How can we promote green collar jobs?

Green collar jobs have a really exciting quality, which is that they are created across the entire base of the economy, everything from high end technical skilled jobs for engineers and architects, all the way through to laborers and people who are actually going to do the solid, blue collar, entry-level jobs in the construction trades. So if we understand the magnitude of the opportunity that’s created when we start to think about how to transition to a low carbon, a clean energy economy, we recognize that there’s going to be a huge wave of investment in these new, entry level jobs. And if we’re smart about the policies, we can match them with workforce investment and skill-building opportunities to train folks to do the work of a green economy, whether it’s installing a green roof or weatherizing a building. There’s a lot of work to be done, so having smart policies that link workforce investment and career training to the green investments that will come with a low-carbon economy are absolutely essential.

© 2009, Tracey de Morsella. All rights reserved. Do not republish.

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Author: Tracey de Morsella (323 Articles)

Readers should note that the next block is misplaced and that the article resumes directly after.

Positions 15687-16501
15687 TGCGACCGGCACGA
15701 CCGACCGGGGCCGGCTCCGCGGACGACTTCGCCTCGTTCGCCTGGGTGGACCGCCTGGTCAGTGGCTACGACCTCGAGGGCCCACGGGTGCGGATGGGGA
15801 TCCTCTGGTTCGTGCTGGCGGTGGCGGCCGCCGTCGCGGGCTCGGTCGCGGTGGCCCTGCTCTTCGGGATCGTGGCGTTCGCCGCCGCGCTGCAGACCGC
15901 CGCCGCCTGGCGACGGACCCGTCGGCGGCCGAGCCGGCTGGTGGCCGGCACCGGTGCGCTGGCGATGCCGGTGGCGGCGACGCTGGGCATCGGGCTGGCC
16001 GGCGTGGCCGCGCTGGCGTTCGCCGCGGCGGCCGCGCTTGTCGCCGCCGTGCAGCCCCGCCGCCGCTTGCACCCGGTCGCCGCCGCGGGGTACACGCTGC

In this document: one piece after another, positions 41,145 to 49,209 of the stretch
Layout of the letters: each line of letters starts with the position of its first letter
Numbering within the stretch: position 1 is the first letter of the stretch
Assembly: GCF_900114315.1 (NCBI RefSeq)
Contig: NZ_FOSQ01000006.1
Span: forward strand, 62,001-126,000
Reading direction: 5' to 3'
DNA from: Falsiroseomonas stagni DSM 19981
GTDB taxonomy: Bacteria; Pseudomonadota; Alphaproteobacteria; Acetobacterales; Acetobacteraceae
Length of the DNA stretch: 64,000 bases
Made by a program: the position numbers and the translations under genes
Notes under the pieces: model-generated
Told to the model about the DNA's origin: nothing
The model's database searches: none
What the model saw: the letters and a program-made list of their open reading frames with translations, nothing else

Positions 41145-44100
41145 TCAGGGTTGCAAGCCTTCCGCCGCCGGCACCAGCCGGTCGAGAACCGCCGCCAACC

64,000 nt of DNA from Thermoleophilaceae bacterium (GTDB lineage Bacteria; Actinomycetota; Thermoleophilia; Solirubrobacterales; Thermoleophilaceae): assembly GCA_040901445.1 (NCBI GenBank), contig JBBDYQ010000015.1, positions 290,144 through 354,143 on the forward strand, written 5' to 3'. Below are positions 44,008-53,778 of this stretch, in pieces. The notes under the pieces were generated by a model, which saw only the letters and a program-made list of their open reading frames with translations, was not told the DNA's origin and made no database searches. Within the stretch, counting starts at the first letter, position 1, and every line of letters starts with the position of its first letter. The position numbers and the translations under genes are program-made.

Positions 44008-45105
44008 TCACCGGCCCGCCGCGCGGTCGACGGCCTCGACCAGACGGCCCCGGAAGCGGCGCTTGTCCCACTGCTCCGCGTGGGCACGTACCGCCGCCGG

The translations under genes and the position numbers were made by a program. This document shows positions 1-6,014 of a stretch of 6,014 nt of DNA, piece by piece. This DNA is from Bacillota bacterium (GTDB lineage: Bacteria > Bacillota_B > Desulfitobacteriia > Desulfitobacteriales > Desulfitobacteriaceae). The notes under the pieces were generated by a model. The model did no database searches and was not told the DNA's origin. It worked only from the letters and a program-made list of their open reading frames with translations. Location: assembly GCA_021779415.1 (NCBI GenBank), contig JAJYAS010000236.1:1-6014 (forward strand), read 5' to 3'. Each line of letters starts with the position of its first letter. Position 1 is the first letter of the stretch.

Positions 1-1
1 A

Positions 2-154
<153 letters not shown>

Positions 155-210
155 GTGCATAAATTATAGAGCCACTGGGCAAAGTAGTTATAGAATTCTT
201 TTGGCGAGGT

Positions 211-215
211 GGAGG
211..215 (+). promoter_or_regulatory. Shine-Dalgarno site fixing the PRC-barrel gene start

Tracey de Morsella started her career working as an editor for US Technology Magazine. She used that experience to launch Delaware Valley Network, a publication for professionals in the Greater Philadelphia area. Years later, she used the contacts and resources she acquired to work in executive search specializing in technical and diversity recruitment. She has conducted recruitment training seminars for Wachovia Bank, the Department of Interior and the US Postal Service. During this time, she also created a diversity portal called The Multicultural Advantage and published the Diversity Recruitment Advertising Toolkit, a directory of recruiting resources for human resources professionals. Her career and recruitment articles have appeared in numerous publications and web portals including Woman Engineer Magazine, Monster.com, About.com Job Search Channel, Workplace Diversity Magazine, Society for Human Resource Management web site, NSBE Engineering Magazine, HR.com, and Human Resource Consultants Association Newsletter. Her work with technology professionals drew her to pursuing training and work in web development, which led to a stint at Merrill Lynch as an Intranet Manager. In March, she decided to combine her technical and career management expertise with her passion for the environment, and with her husband, launched The Green Economy Post, a blog providing green career information and covering the impact of the environment, sustainable building, cleantech and renewable energy on the US economy. Her sustainability articles have appeared on Industrial Maintenance & Plant Operation, Chem.Info,FastCompany and CleanTechies.